Two British teachers have been placed on a 50 person shortlist Reuters / Eddie Keogh

Two British teachers have been included in the first ever GEMS Foundation Global Teacher Prize which could see them walk away with $1m (£641,000) if they come out on top.

Richard Spencer from Middlesbrough College and Tom Bennett at the Jo Richardson Community School, Barking and Dagenham, are up for the "Nobel prize" of teaching.

It's something of a rags to riches story for Bennett who was working in Tower Hamlet, one of the poorest boroughs in England, when he was initially nominated for the award.

He originally ran nightclubs in the West End of London but slowly shifted into teaching.

He now delivers annual behaviour lectures at the Institute of Education (part of the University of London) and Swansea University and often heads to the likes of Helsinki, Barcelona, and Boston next year, to hold similar talks.

He has also been personally commended for outstanding teaching in the last two Ofsted inspections.

Spencer is used to winning awards having scooped the Salters Prize for Teaching Chemistry and the STAR Further Education Teacher of the Year award in 2004.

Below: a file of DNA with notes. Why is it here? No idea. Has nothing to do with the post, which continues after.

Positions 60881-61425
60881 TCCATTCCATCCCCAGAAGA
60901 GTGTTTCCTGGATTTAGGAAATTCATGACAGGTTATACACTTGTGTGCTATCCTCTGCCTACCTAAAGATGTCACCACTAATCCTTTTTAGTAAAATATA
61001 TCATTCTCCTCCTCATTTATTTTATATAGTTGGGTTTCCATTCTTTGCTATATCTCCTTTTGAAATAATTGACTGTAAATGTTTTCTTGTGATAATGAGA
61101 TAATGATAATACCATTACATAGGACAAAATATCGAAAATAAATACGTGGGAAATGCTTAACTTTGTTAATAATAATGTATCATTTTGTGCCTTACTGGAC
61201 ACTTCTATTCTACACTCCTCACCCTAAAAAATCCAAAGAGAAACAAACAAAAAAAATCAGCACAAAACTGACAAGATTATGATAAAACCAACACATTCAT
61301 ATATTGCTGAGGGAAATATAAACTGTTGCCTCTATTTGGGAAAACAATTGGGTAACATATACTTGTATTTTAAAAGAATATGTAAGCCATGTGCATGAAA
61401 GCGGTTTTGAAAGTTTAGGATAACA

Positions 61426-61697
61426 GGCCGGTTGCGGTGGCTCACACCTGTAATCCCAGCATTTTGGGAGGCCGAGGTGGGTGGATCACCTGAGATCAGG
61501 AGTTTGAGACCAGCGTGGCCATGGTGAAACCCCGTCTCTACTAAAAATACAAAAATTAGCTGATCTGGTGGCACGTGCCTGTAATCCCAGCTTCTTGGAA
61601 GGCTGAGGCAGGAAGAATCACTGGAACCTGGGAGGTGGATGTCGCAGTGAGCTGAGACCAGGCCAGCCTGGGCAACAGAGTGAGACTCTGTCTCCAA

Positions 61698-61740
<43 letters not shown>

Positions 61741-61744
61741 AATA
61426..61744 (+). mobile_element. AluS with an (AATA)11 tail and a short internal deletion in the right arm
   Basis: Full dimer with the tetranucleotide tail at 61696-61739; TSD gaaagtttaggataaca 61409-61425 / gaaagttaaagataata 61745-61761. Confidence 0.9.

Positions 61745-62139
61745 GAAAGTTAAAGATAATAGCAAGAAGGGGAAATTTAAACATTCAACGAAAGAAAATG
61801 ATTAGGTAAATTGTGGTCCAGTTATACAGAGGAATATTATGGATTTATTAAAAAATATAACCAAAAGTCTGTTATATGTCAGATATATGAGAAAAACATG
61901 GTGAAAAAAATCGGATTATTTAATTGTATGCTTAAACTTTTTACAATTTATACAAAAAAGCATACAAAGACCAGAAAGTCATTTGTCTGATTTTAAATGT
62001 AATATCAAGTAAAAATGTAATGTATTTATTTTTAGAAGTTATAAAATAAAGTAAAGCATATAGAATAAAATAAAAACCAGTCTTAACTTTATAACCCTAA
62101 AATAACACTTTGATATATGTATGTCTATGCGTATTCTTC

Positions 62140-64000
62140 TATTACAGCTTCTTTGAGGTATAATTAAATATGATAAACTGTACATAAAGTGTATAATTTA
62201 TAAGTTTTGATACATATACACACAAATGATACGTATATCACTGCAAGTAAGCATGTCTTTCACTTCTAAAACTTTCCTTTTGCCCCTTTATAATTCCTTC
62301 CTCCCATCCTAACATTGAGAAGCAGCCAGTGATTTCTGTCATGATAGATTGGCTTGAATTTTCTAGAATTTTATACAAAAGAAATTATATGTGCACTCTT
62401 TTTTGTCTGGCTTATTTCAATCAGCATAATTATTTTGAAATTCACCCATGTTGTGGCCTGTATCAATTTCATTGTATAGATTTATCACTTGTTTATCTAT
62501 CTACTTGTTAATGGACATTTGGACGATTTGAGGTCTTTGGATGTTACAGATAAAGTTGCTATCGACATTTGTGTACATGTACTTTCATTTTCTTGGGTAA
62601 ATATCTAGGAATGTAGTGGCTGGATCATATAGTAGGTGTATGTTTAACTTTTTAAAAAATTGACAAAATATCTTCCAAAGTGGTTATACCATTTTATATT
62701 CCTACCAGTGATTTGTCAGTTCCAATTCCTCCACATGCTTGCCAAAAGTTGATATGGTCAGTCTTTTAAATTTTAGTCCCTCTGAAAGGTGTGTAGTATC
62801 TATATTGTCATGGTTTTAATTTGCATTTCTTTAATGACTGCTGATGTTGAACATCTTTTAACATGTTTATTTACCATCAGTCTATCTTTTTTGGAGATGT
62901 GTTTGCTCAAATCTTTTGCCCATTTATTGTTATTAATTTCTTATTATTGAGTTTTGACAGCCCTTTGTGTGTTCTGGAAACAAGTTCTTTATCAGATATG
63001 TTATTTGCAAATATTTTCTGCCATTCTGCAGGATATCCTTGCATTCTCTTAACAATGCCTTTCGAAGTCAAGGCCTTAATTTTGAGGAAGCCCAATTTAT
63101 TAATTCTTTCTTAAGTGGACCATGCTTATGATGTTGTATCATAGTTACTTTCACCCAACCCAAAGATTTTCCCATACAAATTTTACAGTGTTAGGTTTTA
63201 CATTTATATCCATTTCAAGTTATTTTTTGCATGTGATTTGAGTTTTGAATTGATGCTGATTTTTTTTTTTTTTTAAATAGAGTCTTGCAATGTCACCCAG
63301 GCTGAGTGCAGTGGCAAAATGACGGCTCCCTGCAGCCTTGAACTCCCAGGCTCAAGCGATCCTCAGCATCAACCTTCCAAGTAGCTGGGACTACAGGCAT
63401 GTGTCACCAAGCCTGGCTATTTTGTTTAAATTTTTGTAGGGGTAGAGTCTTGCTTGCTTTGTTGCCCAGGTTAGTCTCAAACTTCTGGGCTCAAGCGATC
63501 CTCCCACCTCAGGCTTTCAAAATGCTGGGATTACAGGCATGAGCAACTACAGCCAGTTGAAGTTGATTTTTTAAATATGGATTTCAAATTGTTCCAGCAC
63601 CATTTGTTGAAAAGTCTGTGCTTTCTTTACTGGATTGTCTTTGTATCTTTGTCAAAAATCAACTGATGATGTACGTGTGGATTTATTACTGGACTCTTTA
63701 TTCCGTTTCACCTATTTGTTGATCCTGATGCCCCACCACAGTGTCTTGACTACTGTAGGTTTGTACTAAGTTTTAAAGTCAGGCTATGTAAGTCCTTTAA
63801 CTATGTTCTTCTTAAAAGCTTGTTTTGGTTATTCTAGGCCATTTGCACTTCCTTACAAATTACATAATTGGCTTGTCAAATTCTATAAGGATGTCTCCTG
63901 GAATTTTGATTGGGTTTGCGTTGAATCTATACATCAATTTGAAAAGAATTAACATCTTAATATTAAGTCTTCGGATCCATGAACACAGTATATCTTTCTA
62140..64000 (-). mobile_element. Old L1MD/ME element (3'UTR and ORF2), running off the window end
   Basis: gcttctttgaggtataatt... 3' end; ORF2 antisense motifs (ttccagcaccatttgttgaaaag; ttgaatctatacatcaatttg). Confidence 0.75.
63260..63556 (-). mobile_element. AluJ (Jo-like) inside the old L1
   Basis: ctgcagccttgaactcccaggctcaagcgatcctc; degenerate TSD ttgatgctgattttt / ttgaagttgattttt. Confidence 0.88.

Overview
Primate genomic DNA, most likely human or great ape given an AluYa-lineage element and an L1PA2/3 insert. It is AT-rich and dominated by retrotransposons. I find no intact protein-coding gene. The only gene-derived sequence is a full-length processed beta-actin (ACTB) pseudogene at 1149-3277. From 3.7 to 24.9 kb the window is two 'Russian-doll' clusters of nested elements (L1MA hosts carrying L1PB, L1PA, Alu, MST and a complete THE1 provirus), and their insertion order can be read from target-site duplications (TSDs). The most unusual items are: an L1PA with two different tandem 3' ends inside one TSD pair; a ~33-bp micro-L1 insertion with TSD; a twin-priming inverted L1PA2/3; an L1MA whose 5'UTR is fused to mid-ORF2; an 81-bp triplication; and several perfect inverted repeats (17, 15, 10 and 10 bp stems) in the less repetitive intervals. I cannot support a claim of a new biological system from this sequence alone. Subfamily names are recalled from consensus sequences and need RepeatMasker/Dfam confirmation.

The other 48 nominees are dotted around 25 countries, with 16 of them coming from the USA.

Former President Bill Clinton, honorary chairman of the Varkey GEMS Foundation, said: "Attracting the best people to teaching, developing and supporting their skills, and holding our teachers in high regard — all are critically important to achieve excellence, both in teaching and learning."

Sunny Varkey, founder of the Varkey GEMS Foundation, added: "We introduced the prize this year in order to return teachers to their rightful position as the one of the most respected professions in society.

"The prize is not only about money; it's also about unearthing thousands of stories of inspiration as the many applications prove.

"Of course, more will be needed than the Global Teacher Prize to raise the status of profession worldwide. But my hope is that it's the start of a million conversations about the role of teachers".

Actor Kevin Spacey, who sits on the Global Teacher Prize Academy that chooses the final winner, concluded: "However much we achieve in life, we all began learning the basics from a teacher in a classroom. Those that teach - devoting their talents and time to nurturing the talents of others - deserve to be respected and celebrated"

GEMS Foundation Global Teacher Prize

There were over 5,000 nominations and 1,300 final applications from 127 countries from around the world including the US, UK, Italy, Kenya, Uganda, India, Afghanistan, Australia, Argentina Mexico and Jordan, amongst others.

The winner will be announced in March at the Global Education & Skills Forum in Dubai.